Resistance exercise with different volumes: blood pressure response and forearm blood flow in the hypertensive elderly
Authors Brito A, de Oliveira CVC, Brasileiro-Santos MDS, da Cruz Santos A
Received 23 August 2013
Accepted for publication 15 October 2013
Published 12 December 2014 Volume 2014:9 Pages 2151—2158
Checked for plagiarism Yes
Review by Single anonymous peer review
Peer reviewer comments 5
Aline de Freitas Brito,1 Caio Victor Coutinho de Oliveira,2 Maria do Socorro Brasileiro-Santos,1 Amilton da Cruz Santos1
1Physical Education Department, 2Research Laboratory for Physical Training Applied to Performance and Health, Federal University of Paraíba, João Pessoa, Brazil
Background: The purpose of this study was to evaluate the effect of two sessions of resistance exercise with different volumes on post-exercise hypotension, forearm blood flow, and forearm vascular resistance in hypertensive elderly subjects.
Methods: The study was conducted with ten hypertensive elderly (65±3 years, 28.7±3 kg/m2) subjected to three experimental sessions, ie, a control session, exercise with a set (S1), and exercise with three sets (S3). For each session, the subjects were evaluated before and after intervention. In the pre-intervention period, blood pressure, forearm blood flow, and forearm vascular resistance were measured after 10 minutes of rest in the supine position. Thereafter, the subjects were taken to the gym to perform their exercise sessions or remained at rest during the same time period. Both S1 and S3 comprised a set of ten repetitions of ten exercises, with an interval of 90 seconds between exercises. Subsequently, the measurements were again performed at 10, 30, 50, 70, and 90 minutes of recovery (post-intervention) in the supine position.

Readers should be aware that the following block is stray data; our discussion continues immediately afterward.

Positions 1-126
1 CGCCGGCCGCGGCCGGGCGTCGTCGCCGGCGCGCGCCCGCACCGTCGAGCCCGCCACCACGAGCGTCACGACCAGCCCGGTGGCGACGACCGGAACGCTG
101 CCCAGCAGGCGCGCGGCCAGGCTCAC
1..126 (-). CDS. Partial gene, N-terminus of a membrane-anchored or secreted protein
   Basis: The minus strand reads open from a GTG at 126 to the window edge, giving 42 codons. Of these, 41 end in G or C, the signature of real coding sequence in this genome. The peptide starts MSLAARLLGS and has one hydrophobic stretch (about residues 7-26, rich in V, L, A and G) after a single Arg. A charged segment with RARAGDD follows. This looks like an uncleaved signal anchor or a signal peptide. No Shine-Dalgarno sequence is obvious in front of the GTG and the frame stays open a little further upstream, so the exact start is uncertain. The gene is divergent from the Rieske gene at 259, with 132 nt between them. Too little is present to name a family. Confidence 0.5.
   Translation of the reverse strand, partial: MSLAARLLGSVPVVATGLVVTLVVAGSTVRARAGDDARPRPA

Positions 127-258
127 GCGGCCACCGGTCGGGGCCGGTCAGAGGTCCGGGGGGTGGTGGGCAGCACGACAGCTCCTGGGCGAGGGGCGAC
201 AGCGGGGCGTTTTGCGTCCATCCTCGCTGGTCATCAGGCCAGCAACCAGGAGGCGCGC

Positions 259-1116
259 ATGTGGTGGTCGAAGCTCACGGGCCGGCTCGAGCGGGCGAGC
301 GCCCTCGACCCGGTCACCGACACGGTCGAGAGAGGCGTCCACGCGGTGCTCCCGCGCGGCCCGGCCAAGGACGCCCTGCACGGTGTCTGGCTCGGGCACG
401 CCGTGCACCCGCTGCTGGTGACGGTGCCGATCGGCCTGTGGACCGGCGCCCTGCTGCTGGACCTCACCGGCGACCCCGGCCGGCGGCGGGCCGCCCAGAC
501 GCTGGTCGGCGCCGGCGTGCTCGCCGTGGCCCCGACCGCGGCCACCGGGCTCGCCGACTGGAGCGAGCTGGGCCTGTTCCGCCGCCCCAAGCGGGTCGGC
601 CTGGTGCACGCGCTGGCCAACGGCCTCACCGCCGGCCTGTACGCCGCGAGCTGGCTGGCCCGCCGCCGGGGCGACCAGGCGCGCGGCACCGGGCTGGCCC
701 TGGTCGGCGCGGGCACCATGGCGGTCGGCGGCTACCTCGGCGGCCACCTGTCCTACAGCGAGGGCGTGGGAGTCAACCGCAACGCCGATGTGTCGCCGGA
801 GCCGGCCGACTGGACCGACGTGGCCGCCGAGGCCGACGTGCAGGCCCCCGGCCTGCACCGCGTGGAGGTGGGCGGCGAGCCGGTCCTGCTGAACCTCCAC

Results: Post-exercise hypotension was greater in S3 than in S1 (systolic blood pressure, −26.5±4.2 mmHg versus −17.9±4.7 mmHg; diastolic blood pressure, −13.8±4.9 mmHg versus −7.7±5 mmHg, P<0.05). Similarly, forearm blood flow and forearm vascular resistance changed significantly in both sessions with an increase and decrease, respectively, that was more evident in S3 than in S1 (P<0.05).
Conclusion: Resistance exercises with higher volume were more effective in causing post-exercise hypotension, being accompanied by an increase in forearm blood flow and a reduction of forearm vascular resistance.
Keywords: blood pressure, resistance exercise, elderly, hypertension, post-exercise hypotension
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